Information Visualization MOOC (Indiana University), Part 1

For the past few weeks I have been enrolled in an Information Visualization MOOC through the University of Indiana. This course has focused on the use of the Sci2 Tool for preparing, analyzing and visualizing various kinds of data. The follow four graphs are examples of the kinds of visualizations we’re learning. These are my first attempts using the Sci2 Tool, and as such they are quite basic. However, I think they are illustrative of some of the simplest functionality of the tool and I look forward to continuing to learn through application and practice. Sample Social Network

(click graph for a larger view)

The graph above was the first we created in the course. It is a social network using Sci2’s built-in GUESS visualization suite. This network depicts major Florentine families, their connections (marriage and business ties), their relative wealth, and the number of priorates (seats in government) each family held. The article upon which this data is based can be found here.

What we were emphasizing in this exercise was how to convey multiple kinds of information in a single graph: marriage and business ties (qualitative; nominal) were displayed with edge colour, wealth (quantitative; ratio) was shown by relative size of nodes, and the number of seats (quantitative; interval) were illustrated by brightness of hue (‘greenness’ of node).

Sample Burst Analysis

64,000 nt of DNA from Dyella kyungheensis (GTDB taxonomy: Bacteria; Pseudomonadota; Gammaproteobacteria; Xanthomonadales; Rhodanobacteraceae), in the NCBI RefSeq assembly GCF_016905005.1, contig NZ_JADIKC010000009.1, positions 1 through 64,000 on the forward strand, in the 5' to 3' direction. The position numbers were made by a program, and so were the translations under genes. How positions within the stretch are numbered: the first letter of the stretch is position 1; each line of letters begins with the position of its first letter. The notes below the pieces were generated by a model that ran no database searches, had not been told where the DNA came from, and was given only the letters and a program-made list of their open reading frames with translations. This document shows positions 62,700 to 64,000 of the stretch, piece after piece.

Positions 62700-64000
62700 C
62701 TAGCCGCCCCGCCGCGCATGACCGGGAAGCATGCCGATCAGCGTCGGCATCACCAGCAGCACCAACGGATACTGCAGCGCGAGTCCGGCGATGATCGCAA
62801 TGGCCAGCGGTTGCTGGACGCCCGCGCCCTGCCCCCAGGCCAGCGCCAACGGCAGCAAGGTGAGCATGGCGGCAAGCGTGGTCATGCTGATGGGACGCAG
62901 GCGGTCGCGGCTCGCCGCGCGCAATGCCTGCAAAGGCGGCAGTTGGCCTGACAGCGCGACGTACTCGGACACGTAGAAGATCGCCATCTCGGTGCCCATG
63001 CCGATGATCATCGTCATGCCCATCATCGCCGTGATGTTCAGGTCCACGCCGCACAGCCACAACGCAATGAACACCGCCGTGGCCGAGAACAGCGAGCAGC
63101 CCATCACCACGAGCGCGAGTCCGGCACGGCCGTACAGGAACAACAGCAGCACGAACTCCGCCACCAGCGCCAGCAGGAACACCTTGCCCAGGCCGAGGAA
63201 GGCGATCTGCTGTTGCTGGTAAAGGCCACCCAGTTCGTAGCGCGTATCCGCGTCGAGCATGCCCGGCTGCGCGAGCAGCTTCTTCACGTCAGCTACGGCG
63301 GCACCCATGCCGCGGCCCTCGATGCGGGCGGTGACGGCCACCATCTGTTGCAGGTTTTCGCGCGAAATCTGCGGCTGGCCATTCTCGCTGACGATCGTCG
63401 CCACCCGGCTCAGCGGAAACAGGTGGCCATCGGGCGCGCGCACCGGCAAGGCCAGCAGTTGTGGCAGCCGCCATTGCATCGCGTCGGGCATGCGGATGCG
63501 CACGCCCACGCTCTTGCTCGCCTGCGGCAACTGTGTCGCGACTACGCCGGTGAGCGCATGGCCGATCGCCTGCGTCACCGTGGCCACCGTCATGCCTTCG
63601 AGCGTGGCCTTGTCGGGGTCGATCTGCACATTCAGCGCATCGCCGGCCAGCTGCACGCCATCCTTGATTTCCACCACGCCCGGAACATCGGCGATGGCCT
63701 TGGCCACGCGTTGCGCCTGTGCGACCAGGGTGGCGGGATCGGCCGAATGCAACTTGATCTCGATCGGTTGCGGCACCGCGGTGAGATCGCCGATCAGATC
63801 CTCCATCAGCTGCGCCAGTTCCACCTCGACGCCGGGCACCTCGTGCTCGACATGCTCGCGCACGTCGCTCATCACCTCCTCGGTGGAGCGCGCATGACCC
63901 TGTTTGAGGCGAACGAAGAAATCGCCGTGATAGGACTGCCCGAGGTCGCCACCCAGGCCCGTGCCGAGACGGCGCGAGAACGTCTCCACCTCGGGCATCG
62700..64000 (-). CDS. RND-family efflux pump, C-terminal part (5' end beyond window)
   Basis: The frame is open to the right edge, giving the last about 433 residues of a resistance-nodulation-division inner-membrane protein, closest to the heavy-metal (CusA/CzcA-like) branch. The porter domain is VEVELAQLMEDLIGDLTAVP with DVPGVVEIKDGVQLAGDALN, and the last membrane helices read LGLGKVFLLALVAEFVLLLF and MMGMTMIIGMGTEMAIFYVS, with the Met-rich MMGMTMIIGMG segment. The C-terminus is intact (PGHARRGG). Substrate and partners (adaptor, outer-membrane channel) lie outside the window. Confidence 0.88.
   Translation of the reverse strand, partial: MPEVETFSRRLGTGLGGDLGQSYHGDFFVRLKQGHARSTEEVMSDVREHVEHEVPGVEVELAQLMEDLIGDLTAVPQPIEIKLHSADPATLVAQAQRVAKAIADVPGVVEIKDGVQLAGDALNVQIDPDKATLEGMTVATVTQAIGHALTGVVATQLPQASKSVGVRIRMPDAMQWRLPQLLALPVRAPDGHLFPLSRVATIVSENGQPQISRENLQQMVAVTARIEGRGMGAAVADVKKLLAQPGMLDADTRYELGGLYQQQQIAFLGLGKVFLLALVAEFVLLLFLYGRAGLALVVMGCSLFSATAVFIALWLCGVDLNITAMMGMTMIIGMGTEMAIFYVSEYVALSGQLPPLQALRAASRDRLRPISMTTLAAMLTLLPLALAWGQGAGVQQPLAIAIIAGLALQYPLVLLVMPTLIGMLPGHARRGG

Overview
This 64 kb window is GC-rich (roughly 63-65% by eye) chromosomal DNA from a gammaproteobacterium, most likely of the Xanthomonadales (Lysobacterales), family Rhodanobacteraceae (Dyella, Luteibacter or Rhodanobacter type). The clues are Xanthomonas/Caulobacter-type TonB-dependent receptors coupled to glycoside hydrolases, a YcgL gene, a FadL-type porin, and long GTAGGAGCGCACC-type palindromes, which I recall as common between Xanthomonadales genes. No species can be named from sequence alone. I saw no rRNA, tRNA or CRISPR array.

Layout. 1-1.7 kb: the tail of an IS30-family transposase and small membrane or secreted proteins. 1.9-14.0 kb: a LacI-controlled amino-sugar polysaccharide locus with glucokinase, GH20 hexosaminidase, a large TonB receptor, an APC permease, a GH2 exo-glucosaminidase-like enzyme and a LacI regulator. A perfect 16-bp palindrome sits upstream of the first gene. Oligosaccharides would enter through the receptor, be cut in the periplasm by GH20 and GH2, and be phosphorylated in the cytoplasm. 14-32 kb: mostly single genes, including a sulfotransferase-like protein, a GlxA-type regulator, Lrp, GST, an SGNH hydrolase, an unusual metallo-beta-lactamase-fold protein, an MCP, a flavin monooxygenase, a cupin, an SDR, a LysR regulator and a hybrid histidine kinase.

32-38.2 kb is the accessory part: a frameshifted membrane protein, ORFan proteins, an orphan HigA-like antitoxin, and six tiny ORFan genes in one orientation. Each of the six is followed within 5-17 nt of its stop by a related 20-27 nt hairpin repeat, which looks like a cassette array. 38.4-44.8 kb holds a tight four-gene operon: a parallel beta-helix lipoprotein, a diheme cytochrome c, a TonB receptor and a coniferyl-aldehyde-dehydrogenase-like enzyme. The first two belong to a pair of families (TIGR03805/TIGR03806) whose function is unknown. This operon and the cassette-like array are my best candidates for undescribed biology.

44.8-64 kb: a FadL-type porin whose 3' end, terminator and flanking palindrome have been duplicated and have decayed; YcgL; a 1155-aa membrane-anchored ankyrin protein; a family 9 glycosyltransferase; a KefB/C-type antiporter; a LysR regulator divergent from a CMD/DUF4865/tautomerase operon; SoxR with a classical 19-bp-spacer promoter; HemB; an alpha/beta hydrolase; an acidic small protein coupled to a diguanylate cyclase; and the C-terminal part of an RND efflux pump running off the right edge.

(click graph for a larger view)

This is a temporal graph using Kleinberg’s burst-detection algorithm which identifies sudden increases in the frequency of words. Here I have graphed words appearing in the titles of the 20% most cited articles in the journal Health Psychology from 1984 to 2013 (the first terms to ‘burst’ are in 1991).

Sample Choropleth Map

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This is a choropleth symbol map which shades portions of the map based on certain numberic values. In the graph above I am depicting the number of patents related to influenza filed by country. The more intense the colour, the more patents (from yellow to red). Similar to the heat map, this is an easy and intuitive way to visualize geospatial data.

Sample Proportional Map

(click graph for a larger view)

This graph shows the amount of money that has been awarded by NSF grants for topics related to ‘pain’  in different states between 1952-2010. The larger the circle, the more money has been awarded. Unlike the choropleth map which can only depict one numerical attribute, I could have visualized multiple attributes with the proportional symbol map (ex: number of grants could have been depicted by the intensity of the colour of the circles).

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